Much fanfare attended this week’s South Africa Investment Conference (SAIC), but any hope of painting the country as a prime investment destination is contradicted by data on investor sentiment, and undermined by the towards expropriation without compensation (EWC), the IRR warns today.
It said in a statement the new Expropriation Bill, if enacted, would deepen the steady erosion of property rights under the ANC, and be ‘a red flag to the investment on which growth and job-creation depend’.
EWC would add to an already hostile regulatory environment which, despite investment pledges at the SAIC conference in Sandton this week, had ‘led to a steady withdrawal of investment in recent years’.
The statement noted that from January to October 2020, some R121,8 billion worth of private equities were sold by foreigners on the JSE; in only two of the last ten years (2010 and 2014) were there net positive purchases of equities on the JSE by foreigners, with the remainder seeing foreign investors abandoning the JSE; over the same period, R82.3 billion in bonds were sold off by foreigners (vastly higher than any year since 1994); and gross Fixed Capital Formation as a proportion of GDP had been decreasing since 2013. In 2019, it was just 17.9% – lower the average for southern Africa and lower even than many developed nations.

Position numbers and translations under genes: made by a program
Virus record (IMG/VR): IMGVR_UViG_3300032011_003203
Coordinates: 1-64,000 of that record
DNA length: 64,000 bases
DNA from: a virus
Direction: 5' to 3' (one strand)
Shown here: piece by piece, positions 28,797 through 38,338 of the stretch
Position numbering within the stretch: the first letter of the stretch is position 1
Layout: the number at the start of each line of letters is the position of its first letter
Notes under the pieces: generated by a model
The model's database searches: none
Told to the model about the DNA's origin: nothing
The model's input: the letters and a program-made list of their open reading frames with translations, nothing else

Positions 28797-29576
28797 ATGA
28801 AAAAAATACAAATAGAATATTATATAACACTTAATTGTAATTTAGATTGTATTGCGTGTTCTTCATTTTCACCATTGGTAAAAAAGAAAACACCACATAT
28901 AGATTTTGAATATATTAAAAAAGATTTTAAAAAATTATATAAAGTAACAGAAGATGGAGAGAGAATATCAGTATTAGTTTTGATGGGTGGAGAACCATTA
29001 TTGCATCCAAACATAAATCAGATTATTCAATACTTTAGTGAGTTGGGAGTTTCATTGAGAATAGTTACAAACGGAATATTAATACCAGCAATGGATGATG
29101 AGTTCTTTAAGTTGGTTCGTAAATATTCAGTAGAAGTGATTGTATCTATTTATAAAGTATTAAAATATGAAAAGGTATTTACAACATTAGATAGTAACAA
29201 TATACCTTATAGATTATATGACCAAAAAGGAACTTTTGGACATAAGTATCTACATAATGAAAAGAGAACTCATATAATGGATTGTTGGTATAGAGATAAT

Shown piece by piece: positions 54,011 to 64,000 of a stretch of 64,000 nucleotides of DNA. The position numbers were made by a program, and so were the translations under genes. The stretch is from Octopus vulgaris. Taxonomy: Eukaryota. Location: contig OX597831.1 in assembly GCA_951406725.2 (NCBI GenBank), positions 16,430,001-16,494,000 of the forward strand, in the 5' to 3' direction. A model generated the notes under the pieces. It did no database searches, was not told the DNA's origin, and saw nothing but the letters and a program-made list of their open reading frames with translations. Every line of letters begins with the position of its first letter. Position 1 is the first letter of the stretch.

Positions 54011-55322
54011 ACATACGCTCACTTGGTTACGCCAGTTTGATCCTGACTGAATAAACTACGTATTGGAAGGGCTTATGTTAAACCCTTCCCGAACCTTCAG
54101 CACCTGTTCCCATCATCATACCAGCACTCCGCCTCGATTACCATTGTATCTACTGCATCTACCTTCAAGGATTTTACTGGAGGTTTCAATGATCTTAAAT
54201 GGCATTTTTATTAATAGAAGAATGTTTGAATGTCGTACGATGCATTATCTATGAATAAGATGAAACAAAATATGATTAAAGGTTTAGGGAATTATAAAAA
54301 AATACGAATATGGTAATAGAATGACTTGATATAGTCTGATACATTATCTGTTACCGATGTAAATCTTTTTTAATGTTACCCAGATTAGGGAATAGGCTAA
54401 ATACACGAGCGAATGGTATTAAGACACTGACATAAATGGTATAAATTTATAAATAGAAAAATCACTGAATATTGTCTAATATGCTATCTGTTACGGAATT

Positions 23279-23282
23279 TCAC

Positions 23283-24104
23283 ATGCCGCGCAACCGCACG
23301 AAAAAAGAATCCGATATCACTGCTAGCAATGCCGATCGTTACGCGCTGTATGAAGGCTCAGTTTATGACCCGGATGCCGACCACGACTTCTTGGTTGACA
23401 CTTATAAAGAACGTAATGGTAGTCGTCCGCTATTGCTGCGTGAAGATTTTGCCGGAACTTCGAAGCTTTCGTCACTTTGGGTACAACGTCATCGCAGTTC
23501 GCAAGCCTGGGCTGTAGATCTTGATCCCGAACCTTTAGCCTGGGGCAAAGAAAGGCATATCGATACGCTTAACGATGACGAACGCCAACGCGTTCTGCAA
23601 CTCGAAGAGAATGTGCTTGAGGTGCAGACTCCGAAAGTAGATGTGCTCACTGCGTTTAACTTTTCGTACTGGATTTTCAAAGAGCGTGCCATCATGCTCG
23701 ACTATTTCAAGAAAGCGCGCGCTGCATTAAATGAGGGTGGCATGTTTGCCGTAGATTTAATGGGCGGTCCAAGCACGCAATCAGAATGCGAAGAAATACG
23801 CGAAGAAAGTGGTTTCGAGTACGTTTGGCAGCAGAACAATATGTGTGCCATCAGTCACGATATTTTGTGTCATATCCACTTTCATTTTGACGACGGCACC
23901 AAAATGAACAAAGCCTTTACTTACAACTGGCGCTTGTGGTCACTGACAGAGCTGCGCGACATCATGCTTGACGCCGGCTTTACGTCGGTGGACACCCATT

South Africa’s ‘lost decade’ under Jacob Zuma had continued under President Cyril Ramaphosa. At the heart of investor anxiety was the government’s commitment to EWC, ‘heedless of the risks and the warnings’.
The IRR said the key to attracting investment ‘is low taxes, a liberal labour market, and, most important of all, rock solid property rights, which are fundamental to every successful economy’.
Said IRR Head of Strategic Initiatives Hermann Pretorius: ‘The government’s lack of political will to reform means that it will continue to shoot itself in the foot on investment, resorting to marketing South Africa as a charity case rather than as a competitive economy on the world stage.
‘The government begs businesspeople to invest in South Africa while simultaneously pressing for a law that will risk exposing their investments to the whims of municipal cadres around the country. South Africa can either have EWC or investment, but not both.’